Wills – to do it yourself, or not?

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March 3, 2013 by Todd

A Will is one of the most important documents you will ever make.  When you die, it will tell the world where you want your money and property to go.

In recent times, more and more people have been using do-it-yourself will kits as opposed to seeing a lawyer.  They are cheaper.  But are they all they are made out to be, and do they really end up being cheaper in the long run?

In an article published in the Sydney Morning Herald, Lesley Parker reported that the NSW Trustee & Guardian (the old ‘Public Trustee’) is finding that DIY wills are often not being completed properly and that this ends up causing problems when the person who made the will dies.  These problems may include:

1. People who use DIY wills often fill it out in a way which is unclear.  Unfortunately, this can often lead to arguments about what the Will means, and possibly a result which the deceased person did not intend.  Any saving from a DIY will can end up being lost many times over – ironically, in legal fees – as your loved ones argue.

2. People who use DIY wills often refer to property which the will cannot deal with, such as superannuation, trusts and assets held by the deceased person as ‘joint tenants’ with others.  Beneficiaries may not receive what the deceased person wanted them to receive, and they may make a claim for family provision as a result.  Any saving from a DIY will can end up being lost many times over – ironically, in legal fees – as your loved ones argue.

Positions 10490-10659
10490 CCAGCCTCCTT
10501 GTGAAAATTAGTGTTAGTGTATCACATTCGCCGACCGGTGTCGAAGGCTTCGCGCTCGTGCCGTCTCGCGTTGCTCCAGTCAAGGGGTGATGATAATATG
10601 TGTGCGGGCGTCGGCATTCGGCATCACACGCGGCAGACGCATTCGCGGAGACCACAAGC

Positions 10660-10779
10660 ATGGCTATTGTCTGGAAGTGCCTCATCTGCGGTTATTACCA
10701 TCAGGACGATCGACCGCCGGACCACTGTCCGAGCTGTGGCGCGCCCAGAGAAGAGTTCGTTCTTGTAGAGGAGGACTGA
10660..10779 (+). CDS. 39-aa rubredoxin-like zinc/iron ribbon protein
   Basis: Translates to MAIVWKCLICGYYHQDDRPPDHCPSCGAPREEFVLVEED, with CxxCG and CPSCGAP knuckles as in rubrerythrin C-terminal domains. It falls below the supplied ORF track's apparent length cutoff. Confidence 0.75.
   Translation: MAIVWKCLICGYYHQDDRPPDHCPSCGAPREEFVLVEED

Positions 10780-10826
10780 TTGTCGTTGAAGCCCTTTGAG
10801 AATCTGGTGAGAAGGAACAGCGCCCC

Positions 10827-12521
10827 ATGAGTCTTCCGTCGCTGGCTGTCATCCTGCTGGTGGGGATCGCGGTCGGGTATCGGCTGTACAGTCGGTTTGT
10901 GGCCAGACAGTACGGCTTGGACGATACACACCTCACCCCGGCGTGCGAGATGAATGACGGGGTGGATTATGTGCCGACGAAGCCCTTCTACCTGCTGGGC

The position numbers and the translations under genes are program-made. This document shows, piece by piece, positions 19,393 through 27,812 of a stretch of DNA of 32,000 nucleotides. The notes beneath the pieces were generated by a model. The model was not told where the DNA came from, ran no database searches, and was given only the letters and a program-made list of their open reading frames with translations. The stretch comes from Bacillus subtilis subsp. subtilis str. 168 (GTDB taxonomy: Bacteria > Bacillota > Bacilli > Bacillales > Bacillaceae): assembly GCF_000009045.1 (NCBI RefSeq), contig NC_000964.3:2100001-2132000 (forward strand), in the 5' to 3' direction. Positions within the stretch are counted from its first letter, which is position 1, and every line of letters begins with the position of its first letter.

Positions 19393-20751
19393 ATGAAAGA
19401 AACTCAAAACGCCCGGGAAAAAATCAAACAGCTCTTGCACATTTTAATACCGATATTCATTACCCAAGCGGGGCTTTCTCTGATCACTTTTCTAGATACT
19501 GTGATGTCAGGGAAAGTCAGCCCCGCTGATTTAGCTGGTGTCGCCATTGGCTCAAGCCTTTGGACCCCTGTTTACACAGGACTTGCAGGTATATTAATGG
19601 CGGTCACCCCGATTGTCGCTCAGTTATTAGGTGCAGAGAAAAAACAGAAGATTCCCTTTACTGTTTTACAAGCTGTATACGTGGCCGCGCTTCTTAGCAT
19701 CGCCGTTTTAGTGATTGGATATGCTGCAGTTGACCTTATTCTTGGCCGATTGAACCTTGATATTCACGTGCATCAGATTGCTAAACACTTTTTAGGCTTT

3. People who use DIY wills do not get advice about the tax consequences of their wills for their beneficiaries.  For example, the deceased person may own two houses – the one they live in and an investment property – which both have a similar value.  They leave one of the houses to one child and the other to their second child.  Capital Gains Tax ends up being payable on the investment property, but not the house they lived in.  The second child may end up with much less than the first child.

Alternatively, the investment property may have a mortgage while the first house does not.  Unless the will specifically provides for the mortgage to be paid by the estate, the second child may end up with much less than the first child.

4. DIY wills are often not signed properly, do not appoint alternate executors and trustees and do not provide for what is to happen if the gifts under the will cannot occur for some reason (for example, one of the beneficiaries dies before the person who made the Will).  An application for Letters of Administration may be necessary.    Any saving from a DIY will ends up being lost many times over – ironically, in legal fees.

5. Sometimes, a person making a will does not want to include a potential beneficiary in their Will.  They may give reasons in their Will, which can inflame the situation when the Will is read.  The beneficiary may decide to make a claim for family provision, or ask that the Will not govern how your money and assets are to be divided because the reasons show that you did not have ‘capacity’.

6. The law about wills is different in each state.  DIY will kits are often generic and not created having regard to the specific laws in New South Wales.

7. Finally, if you have a second spouse, children with more than one person, a child with a disability, or other complicated circumstances, DIY will kits are often inadequate to deal with your circumstances.

It is extremely important that you to get good advice about your Will which is relevant to your specific circumstances.  Let our knowledge be your edge.  Contact us now.


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